Evaluation of tissue oxygen saturation in naturally occurring canine shock patients

Alexia N. Berg, Michael G. Conzemius, Richard B. Evans, Kelly M. Tart

Research output: Contribution to journalArticlepeer-review


Objective: To measure tissue oxygen saturation (StO 2 ) in a population of dogs with naturally occurring shock and to evaluate the relationship of StO 2 with an established veterinary severity scoring system (Acute Patient Physiologic and Laboratory Evaluation) and patient survival. Design: Prospective observational study. Setting: University teaching hospital. Animals: Twenty-five adult dogs presenting in shock, as determined by the presence of hypotension, the calculated shock index, and hyperlactatemia. Interventions: StO 2 was measured prior to any therapeutic interventions. Blood samples were also collected for measurement of plasma lactate, complete blood count, and a serum biochemical profile. Abdominal and thoracic focused assessment with sonography was also performed. Measurements and Main Results: Dogs enrolled in this study had lower mean (±SD) StO 2 values (65.12 ± 17.7%) than previously reported in experimental models of canine hemorrhagic shock. There was a moderate correlation between lower StO 2 and increasing Acute Patient Physiologic and Laboratory Evaluation scores. A single StO 2 value, assessed prior to therapeutic intervention, was not a sensitive predictor of mortality in this population. Conclusions: Dogs with naturally occurring shock have lower mean StO 2 values than those previously reported in dogs with experimentally induced shock. A lower initial StO 2 was associated with worse disease severity but was not a significant predictor of survival in this population.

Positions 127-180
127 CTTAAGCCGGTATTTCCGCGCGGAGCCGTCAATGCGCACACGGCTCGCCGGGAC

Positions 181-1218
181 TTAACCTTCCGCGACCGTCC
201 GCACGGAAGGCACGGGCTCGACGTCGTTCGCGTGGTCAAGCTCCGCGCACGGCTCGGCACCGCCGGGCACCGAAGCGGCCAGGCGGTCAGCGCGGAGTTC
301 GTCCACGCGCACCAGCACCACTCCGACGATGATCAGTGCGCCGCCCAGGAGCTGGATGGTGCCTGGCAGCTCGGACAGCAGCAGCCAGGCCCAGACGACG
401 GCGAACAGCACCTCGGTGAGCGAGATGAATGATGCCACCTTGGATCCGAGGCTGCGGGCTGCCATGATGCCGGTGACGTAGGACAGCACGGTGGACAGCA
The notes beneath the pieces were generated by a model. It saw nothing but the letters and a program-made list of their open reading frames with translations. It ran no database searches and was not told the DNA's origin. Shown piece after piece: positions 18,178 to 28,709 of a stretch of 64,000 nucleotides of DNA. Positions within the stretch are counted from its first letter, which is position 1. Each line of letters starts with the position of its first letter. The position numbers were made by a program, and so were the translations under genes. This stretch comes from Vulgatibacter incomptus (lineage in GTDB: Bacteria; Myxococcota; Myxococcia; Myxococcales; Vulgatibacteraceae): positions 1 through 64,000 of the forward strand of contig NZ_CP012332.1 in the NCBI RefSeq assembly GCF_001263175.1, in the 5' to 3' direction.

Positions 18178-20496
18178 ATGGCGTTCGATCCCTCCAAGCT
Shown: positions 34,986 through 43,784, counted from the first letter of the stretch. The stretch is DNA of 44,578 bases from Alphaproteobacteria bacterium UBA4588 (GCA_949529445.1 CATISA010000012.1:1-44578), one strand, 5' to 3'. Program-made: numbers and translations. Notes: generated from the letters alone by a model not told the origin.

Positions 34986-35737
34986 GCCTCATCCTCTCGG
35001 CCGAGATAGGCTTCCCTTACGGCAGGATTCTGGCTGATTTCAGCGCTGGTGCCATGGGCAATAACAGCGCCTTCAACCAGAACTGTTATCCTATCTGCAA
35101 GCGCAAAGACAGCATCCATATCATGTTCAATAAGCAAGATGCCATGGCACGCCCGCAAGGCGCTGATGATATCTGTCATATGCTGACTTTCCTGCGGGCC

Original languageEnglish (US)
Pages (from-to)149-153
Number of pages5
JournalJournal of Veterinary Emergency and Critical Care
Issue number2
StatePublished - Mar 1 2019

Bibliographical note

Funding Information:
This work was funded in part by the American Kennel Club Foundation.

Publisher Copyright:
© Veterinary Emergency and Critical Care Society 2019


  • dogs
  • hypovolemia
  • illness severity
  • oxygenation indices

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